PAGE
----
A silent Black Lives Matter protest turned vocal at Morehead State University.
The normal progression of the silent BLM protest at MSU’s Bell Tower was disrupted when Turning Point USA questioned the movement’s cause and values on Tuesday October 6, 2020.
“Obviously, we support black lives we want to empower black lives and the black community, but we do have some issues within the BLM as an actual physical organization,” said Nate Mayorga, a member of Turning Point USA and former MSU student.
According to their website, Turning Point USA is a conservative group that focuses on free markets, principles of freedom and limited government. The members of the Morehead, KY chapter had gathered at the Bell Tower to promote the organizations values as well as to mobilize college conservative activism on the campus.
The Students for Change, a campus organization, also gathered as part of their weekly silent protests in support of BLM. They focus on diversity, safety, inclusivity and communication.
Things remained relatively calm and amicable until a debate broke out between members of both parties.
“This idea that this [BLM] is for dismantling the nuclear family when really, it's about police brutality and the reason why families are being tore apart,” said Elisabeth Deleon, a BLM supporter.
Mayorga was one of the main instigators of the debate.
“This is a real static, 70% of black children grow up without fathers so for me that’s concerning,” said Mayorga, a California native. “If you are looking at children of all races that grow up without fathers are more likely to end up in prison. That’s concerning because I want to empower black community.”
However, some members of the other party did not agree with those statistics.
“When he said that it really made me snap because I was like it’s the false information that they are spreading,” said Deleon, a Louisville native. “From what I have seen and done research it’s the system and the people tearing apart them that is destroying this idea of this family system and I just had to reply back.”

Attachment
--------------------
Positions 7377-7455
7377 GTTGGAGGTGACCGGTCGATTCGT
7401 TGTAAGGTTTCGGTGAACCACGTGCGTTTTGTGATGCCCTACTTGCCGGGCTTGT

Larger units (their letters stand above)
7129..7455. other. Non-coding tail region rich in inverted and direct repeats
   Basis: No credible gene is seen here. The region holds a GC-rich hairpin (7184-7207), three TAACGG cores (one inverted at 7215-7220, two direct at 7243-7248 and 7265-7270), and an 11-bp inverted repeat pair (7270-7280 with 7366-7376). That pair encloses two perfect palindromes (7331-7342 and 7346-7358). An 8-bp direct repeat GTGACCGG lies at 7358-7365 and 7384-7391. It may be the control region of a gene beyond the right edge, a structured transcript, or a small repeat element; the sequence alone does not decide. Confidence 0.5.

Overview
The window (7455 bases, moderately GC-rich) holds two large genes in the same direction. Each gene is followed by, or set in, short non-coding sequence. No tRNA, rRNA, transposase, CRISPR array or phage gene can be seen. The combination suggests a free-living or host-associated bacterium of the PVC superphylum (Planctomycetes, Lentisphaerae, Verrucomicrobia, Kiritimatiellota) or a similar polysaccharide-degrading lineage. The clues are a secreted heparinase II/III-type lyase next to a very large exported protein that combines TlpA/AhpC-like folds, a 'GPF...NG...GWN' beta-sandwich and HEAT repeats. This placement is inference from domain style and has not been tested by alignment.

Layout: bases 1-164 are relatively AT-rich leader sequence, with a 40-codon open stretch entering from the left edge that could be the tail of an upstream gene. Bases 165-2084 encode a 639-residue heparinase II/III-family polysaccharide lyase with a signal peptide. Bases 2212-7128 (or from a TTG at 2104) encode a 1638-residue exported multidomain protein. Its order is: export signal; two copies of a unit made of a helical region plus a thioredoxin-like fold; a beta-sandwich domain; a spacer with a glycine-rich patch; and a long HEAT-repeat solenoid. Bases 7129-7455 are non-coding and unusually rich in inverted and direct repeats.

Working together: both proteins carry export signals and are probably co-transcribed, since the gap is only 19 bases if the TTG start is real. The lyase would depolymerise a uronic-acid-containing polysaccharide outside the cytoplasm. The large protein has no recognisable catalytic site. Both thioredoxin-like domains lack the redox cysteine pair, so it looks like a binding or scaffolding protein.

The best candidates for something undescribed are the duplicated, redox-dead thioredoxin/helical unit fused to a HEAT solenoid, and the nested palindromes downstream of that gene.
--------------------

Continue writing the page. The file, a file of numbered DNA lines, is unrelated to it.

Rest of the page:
According to a 2013 Center for Disease Control, CDC, study into a fathers’ involvement with their children they found that of out of an estimated 7.3 million Black men, 2.5 million, 33.4%, lived with their children and 1.7 million, 23.8%, lived apart from them. Those who lived apart from their children were still involved.
Even if all of the remaining men, 3.1 million, were fathers that would make the percentage of absent fathers 42.8%. However, the remaining 3.1 million includes both absent fathers and non-fathers.
The CDC also said that Black fathers who live with their children are typically more involved fathers.
A common issue with absent father statistics is that they rely heavily on out-of-wedlock births and single parent households when the two are not necessarily related. It dismisses the idea of divorced parents, unmarried parents, the death of a parent and cohabiting parents.
According to the Society of Research on Adolescence boys who fathers leave before the age of 10 are 3.061 times to go to jail compared to their peers. If their father leaves later in life, they are only 2.396 likely to be incarcerated.
“The results from the full model … show that, controlling for income and all other factors, youths in father-absent families (mother only, mother-stepfather, and relatives/other) still had significantly higher odds of incarceration than those from mother-father families,” wrote Cynthia Harper and Sara McLanahan in their study “Father Absence and Youth Incarceration.”
Mayorga’s link between fatherlessness and incarceration are not false, they are not as high as he implies, they are. The misrepresentation of statistics stirred mixed feelings among both sides.
Despite a heated debate occurring, the event remained peaceful as it came to a close.